Disgraced Financial Big Shot Sentenced to Death for Bribery
A former chairman of one of China’s four largest state-owned bad-debt managers, Lai Xiaomin, was sentenced to death for bribery on Tuesday by a court in North China’s Tianjin municipality, according to a court statement (link in Chinese).
Lai was convicted of taking a record 1.79 billion yuan ($276.8 million) of bribes — including 104 million yuan of bribes that ultimately failed to occur — from 2008 to 2018 in exchange for his help in financing, promotions and more. He was also convicted of bigamy and colluding with others to embezzle 25.1 million yuan of public funds.
The punishments for the three crimes combined were the death sentence, deprivation of political rights for life and confiscation of all personal property.
The court said Lai’s crimes were “extremely severe” and caused significant damage to the interests of the Chinese nation and people, threatening the country’s financial security and stability.
Lai’s case shocked the public due to its astonishing details, such as the metric tons of cash stashed at his home, the 300 million yuan bank account under his mother’s name, and his over 100 mistresses.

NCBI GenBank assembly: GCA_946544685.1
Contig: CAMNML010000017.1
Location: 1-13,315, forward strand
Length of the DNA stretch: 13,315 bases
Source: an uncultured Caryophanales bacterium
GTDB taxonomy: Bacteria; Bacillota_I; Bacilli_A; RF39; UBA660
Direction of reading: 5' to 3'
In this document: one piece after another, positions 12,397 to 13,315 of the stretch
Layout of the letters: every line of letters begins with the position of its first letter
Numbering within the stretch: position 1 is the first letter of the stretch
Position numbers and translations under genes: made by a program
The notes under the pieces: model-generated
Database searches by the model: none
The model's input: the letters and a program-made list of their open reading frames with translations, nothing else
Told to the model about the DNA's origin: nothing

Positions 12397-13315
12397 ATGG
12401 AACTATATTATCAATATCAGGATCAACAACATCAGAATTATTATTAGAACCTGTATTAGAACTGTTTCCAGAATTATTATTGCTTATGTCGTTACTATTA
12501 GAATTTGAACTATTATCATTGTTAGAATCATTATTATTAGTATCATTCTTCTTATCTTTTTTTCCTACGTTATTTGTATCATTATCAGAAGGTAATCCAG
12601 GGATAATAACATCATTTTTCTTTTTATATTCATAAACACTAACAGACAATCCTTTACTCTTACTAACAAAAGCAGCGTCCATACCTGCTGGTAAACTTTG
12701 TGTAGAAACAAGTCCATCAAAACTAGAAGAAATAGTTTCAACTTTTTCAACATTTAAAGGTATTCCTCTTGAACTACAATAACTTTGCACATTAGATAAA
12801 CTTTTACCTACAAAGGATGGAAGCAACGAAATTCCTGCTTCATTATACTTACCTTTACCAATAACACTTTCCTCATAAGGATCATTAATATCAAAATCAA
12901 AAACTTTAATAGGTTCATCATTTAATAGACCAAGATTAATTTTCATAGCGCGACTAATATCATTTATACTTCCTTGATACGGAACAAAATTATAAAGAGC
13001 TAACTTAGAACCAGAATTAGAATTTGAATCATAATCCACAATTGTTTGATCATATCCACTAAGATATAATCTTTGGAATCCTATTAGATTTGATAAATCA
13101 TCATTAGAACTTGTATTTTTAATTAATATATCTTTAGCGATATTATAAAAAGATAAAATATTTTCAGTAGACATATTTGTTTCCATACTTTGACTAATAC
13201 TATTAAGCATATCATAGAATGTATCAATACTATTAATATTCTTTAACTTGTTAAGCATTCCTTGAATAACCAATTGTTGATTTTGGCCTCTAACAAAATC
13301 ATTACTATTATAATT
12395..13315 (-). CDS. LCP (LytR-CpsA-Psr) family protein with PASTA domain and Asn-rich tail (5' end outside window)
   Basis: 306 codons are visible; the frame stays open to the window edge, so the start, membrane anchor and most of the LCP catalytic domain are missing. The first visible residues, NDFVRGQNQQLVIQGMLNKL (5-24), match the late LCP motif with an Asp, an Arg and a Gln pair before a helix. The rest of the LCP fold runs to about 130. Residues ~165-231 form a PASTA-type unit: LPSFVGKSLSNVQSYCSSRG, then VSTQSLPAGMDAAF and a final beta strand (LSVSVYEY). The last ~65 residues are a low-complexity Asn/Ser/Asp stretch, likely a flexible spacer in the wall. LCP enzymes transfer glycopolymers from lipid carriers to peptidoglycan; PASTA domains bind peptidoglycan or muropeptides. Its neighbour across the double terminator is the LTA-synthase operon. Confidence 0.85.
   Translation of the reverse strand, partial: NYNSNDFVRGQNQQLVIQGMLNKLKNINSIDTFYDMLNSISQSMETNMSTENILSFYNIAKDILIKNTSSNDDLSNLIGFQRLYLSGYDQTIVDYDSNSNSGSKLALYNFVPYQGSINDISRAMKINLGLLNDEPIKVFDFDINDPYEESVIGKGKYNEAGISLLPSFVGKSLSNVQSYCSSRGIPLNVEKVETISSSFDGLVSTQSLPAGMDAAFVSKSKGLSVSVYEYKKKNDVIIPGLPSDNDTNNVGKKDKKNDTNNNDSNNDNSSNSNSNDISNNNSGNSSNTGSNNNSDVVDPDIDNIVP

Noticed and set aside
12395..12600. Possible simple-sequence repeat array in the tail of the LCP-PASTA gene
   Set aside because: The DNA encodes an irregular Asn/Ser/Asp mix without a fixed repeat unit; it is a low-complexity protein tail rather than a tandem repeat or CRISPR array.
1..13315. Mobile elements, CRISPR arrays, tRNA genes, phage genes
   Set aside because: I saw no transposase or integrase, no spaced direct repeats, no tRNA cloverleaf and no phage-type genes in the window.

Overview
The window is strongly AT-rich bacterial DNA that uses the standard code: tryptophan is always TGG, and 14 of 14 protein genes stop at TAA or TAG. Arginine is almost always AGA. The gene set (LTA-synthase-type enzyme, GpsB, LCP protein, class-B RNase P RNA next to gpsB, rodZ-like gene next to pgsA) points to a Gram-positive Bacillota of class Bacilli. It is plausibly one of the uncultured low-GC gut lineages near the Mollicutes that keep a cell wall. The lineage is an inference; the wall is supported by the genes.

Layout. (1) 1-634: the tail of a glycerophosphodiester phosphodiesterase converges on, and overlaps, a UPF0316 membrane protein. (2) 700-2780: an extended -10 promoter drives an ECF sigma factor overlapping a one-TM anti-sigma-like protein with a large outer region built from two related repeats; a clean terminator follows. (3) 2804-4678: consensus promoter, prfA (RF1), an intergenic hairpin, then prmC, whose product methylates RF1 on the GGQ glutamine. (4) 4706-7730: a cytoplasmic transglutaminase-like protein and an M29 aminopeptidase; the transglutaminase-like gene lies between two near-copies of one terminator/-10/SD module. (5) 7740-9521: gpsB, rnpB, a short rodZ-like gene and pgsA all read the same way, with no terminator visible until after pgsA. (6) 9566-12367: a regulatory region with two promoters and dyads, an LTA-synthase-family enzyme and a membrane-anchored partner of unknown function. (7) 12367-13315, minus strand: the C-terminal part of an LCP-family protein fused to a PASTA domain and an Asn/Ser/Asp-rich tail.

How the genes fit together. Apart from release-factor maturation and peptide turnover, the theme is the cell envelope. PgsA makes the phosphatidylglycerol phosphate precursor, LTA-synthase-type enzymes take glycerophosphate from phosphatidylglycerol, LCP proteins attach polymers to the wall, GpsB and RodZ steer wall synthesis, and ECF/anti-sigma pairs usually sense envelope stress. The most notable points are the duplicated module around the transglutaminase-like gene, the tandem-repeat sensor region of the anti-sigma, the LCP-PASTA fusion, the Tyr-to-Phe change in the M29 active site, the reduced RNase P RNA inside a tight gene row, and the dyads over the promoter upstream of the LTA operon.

In Depth: Bad Business at a ‘Bad Bank’
Also an ex-Communist Party chief of the bad-debt manager, China Huarong Asset Management Co. Ltd., Lai was expelled from the party and removed from public office in October 2018. In April that year, it was announced that he had been placed under graft investigation.
According to a statement from the country’s top anti-graft body released in 2018, Lai was a “bad political influence” who had gone against the central government’s financial work guidelines and instructions. The watchdog said his “blind expansion and chaotic management” had led the company to seriously deviate from its main responsibilities and core businesses.
During his five-year-plus tenure as Huarong chairman, Lai oversaw an aggressive expansion that transformed the company from what he once called a “marginalized” company into one of the biggest players in China’s financial industry. By fueling risky business endeavors and ambiguous ties with private borrowers, the company grew into a financial conglomerate, handling securities, trust, banking and financial leasing businesses.
A real estate subsidiary of Huarong once developed 120 properties in Zhuhai, Guangdong province, 100 of which Lai gave to his ex-wife and many mistresses, Caixin previously reported.
Since Lai’s fall, Huarong’s new management has tried to both eradicate his lingering influence inside the company and get back to focusing on its core distressed-debt business.
Contact reporter Guo Yingzhe (firstname.lastname@example.org) and editor Joshua Dummer (email@example.com)
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